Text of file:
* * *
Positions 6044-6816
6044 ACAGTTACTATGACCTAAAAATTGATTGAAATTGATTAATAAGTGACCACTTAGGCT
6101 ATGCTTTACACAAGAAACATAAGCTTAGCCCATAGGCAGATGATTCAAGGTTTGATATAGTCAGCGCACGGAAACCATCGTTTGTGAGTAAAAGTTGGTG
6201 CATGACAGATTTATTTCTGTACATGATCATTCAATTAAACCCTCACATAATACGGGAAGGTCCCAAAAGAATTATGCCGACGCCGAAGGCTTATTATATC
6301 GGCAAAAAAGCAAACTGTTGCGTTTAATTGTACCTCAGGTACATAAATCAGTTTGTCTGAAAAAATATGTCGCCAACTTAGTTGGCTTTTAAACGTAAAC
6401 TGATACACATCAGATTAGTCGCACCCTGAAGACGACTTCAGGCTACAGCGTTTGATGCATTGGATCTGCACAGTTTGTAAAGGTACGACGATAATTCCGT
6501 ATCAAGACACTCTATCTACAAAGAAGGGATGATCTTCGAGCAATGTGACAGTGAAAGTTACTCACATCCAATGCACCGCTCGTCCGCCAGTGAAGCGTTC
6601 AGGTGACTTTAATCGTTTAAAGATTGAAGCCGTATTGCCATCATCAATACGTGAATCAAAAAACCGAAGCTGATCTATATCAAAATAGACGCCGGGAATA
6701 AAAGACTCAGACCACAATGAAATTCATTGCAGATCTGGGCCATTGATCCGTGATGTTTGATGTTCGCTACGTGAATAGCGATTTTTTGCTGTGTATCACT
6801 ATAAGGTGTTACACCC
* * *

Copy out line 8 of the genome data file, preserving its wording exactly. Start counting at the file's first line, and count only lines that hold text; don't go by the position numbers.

6601 AGGTGACTTTAATCGTTTAAAGATTGAAGCCGTATTGCCATCATCAATACGTGAATCAAAAAACCGAAGCTGATCTATATCAAAATAGACGCCGGGAATA